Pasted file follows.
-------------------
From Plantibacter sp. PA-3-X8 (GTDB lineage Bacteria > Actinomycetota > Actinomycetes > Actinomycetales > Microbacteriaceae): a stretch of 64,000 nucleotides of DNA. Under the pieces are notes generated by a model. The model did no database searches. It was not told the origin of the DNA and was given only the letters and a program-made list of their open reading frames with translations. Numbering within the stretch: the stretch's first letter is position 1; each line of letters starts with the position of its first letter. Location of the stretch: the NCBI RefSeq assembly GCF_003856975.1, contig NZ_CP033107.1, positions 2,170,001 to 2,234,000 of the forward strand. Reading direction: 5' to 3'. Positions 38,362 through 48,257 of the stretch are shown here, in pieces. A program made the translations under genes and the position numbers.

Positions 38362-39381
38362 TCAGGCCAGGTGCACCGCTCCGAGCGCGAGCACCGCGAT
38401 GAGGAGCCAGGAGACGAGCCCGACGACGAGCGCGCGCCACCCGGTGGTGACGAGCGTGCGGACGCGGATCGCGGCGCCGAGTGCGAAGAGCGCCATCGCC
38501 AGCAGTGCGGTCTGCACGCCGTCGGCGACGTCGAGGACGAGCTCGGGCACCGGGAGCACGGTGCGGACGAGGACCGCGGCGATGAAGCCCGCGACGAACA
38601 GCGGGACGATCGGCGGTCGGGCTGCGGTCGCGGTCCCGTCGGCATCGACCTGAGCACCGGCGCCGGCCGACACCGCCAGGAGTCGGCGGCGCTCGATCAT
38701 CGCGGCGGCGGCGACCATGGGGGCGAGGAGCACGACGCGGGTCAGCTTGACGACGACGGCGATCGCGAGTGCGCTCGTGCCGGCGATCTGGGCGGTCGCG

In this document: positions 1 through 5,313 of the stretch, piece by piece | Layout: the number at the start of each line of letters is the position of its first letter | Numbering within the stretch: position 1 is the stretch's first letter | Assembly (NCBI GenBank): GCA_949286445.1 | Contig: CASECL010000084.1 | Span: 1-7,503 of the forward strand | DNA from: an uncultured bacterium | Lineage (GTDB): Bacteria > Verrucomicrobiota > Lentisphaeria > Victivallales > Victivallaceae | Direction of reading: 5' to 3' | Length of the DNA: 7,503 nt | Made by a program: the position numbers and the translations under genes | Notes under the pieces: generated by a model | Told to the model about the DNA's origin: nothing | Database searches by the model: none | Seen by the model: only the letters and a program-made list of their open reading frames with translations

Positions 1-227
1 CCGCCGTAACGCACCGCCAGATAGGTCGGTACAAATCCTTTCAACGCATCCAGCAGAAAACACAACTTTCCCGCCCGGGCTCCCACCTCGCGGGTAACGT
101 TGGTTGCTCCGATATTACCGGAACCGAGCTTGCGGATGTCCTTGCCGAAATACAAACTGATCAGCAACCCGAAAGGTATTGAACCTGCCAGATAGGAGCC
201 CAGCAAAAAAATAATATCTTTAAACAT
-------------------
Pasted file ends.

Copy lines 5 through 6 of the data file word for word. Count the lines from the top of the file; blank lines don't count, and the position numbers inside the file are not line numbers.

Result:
38501 AGCAGTGCGGTCTGCACGCCGTCGGCGACGTCGAGGACGAGCTCGGGCACCGGGAGCACGGTGCGGACGAGGACCGCGGCGATGAAGCCCGCGACGAACA
38601 GCGGGACGATCGGCGGTCGGGCTGCGGTCGCGGTCCCGTCGGCATCGACCTGAGCACCGGCGCCGGCCGACACCGCCAGGAGTCGGCGGCGCTCGATCAT